I just cant understand the mindset at all.
 
TUE, 08 JUN, 2021 - 11:12
ALISON O’RIORDAN
Paediatric nurse Deirdre Morley, who smothered her three young children at their family home and was found not guilty of their murders by reason of insanity, has been committed to the Central Mental Hospital (CMH) today.

A Central Criminal Court judge made the order this morning, nearly three weeks after a jury returned the special verdicts following the trial of the 44-year-old highly trained clinical nurse.

Mr Justice Paul Coffey said today that Ms Morley continues to suffer from a mental disorder under the meaning of the legislation and is in need of inpatient care at a designated centre.

Ms Morley, of Parson's Court, Newcastle, Co Dublin, had pleaded not guilty by reason of insanity to the murder of her sons Conor McGinley (9) and Darragh McGinley (7) and her daughter Carla McGinley (3). The children's bodies were discovered at the family home just before 8pm on January 24 last year.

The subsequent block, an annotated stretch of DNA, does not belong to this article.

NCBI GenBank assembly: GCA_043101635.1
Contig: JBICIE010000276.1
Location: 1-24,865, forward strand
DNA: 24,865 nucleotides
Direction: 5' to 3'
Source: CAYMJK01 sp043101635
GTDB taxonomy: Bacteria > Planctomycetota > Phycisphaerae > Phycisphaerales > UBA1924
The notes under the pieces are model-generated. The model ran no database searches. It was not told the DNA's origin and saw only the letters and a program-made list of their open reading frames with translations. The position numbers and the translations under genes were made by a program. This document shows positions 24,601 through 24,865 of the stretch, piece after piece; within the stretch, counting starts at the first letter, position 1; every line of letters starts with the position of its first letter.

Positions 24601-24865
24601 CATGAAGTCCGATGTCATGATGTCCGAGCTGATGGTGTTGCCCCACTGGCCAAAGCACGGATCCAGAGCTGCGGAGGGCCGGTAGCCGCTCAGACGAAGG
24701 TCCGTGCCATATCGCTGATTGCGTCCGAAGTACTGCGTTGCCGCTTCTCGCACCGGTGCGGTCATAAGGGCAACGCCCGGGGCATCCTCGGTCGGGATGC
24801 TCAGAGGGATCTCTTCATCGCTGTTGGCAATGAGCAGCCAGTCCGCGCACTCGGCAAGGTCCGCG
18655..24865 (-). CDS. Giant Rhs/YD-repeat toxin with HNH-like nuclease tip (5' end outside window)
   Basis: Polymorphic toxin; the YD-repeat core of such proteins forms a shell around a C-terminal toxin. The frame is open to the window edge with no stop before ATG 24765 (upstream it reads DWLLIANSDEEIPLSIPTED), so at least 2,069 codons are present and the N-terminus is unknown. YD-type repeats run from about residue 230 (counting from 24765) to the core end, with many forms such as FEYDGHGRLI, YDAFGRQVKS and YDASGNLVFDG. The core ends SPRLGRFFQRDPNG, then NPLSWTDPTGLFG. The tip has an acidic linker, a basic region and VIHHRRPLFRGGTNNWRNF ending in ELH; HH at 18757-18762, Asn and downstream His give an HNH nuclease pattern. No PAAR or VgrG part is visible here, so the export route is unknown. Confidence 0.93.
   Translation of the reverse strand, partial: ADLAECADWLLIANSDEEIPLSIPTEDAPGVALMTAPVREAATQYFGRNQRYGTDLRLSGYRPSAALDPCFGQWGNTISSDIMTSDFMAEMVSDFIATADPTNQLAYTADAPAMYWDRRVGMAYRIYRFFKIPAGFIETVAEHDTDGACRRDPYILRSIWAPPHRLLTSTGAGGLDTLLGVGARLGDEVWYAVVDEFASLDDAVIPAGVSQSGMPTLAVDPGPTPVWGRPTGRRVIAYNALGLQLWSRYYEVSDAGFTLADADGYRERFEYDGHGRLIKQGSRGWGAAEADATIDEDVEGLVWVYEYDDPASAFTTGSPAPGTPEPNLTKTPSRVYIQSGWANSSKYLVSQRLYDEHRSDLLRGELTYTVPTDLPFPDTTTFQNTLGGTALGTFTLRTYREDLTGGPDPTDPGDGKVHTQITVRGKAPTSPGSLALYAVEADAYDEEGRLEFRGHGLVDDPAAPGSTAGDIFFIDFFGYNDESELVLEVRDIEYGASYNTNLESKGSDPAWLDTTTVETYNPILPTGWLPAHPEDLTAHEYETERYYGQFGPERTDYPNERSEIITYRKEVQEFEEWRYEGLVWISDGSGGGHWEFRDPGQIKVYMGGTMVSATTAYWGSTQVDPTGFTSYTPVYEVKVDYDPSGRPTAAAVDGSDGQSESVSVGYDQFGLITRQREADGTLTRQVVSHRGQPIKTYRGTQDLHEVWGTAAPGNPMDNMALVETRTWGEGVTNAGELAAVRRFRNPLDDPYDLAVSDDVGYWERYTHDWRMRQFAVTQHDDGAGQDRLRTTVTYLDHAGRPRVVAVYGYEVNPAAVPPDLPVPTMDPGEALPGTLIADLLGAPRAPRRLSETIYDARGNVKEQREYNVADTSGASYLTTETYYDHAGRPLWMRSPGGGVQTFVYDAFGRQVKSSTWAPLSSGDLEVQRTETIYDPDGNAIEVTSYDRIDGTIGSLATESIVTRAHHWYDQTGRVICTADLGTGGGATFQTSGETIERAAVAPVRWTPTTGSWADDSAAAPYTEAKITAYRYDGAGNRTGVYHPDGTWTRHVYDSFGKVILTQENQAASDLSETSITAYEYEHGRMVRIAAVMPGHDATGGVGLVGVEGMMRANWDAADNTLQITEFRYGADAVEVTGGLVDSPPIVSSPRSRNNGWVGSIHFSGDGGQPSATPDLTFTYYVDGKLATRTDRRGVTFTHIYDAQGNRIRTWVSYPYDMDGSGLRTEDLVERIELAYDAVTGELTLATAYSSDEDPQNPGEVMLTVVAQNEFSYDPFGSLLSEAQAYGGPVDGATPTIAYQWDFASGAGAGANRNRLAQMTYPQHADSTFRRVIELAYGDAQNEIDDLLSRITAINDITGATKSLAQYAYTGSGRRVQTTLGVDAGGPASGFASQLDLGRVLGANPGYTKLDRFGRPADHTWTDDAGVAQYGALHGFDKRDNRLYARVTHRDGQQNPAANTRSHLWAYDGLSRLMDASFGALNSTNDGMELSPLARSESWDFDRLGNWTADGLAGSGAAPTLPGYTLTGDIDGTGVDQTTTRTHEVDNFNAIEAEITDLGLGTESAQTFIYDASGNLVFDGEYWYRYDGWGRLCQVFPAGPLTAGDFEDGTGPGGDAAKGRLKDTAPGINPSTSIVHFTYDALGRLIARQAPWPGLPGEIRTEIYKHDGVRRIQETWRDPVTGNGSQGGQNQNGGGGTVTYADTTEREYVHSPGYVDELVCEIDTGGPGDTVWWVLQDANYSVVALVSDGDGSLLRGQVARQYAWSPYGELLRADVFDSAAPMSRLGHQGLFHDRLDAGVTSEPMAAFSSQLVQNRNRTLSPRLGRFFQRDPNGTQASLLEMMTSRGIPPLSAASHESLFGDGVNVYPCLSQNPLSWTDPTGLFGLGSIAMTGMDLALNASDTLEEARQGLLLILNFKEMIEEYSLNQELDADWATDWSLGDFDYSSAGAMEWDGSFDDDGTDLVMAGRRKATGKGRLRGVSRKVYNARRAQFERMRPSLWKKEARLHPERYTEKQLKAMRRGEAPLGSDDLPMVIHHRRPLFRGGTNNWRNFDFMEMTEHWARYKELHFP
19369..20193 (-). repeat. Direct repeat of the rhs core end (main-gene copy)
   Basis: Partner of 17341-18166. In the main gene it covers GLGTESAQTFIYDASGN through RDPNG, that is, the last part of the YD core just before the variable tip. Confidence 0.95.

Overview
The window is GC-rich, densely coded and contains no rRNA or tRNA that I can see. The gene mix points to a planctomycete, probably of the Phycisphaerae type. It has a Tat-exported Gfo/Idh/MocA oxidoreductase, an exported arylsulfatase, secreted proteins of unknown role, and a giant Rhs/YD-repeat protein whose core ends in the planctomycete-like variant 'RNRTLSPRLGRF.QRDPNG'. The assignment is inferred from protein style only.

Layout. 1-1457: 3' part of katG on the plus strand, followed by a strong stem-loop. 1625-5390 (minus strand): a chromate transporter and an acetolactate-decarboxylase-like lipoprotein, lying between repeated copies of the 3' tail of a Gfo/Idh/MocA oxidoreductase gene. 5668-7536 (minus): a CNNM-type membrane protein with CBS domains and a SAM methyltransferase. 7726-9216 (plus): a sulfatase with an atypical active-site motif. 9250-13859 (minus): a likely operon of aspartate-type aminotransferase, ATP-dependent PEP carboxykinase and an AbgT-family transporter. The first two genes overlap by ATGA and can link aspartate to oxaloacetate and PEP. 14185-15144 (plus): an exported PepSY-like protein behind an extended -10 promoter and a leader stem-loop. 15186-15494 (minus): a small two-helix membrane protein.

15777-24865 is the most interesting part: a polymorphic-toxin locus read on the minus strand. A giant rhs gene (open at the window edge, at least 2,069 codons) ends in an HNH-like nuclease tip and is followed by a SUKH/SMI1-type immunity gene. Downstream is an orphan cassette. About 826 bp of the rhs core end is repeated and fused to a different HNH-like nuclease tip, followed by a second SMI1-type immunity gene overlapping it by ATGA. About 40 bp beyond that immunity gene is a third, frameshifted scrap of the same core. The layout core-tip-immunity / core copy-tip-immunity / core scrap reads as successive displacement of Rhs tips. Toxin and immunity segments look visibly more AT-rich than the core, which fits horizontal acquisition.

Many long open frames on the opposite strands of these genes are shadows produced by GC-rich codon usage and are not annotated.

On May 20, Ms Morley was found not guilty by reason of insanity after a jury accepted the evidence given by two psychiatrists that the accused, who specialised in renal care at Our Lady's Hospital in Crumlin, was suffering from a mental disorder at the time of the three killings and fulfilled the criteria for the special verdict.

The two consultant forensic psychiatrists called as expert witnesses were both in agreement that the accused was unable to appreciate what she had done was morally wrong and was unable to refrain from her actions.

Following the verdicts, trial judge Mr Justice Coffey made an order committing Ms Morley to the CMH in Dundrum until May 31 so that an approved medical officer could prepare a psychiatric assessment.

The case was adjourned on that date to allow time for lawyers to consider the psychiatric report.

The matter was back before the court today, where Mr Justice Coffey made the order committing Ms Morley to the CMH for inpatient care.

Ms Morley appeared via video-link from the CMH.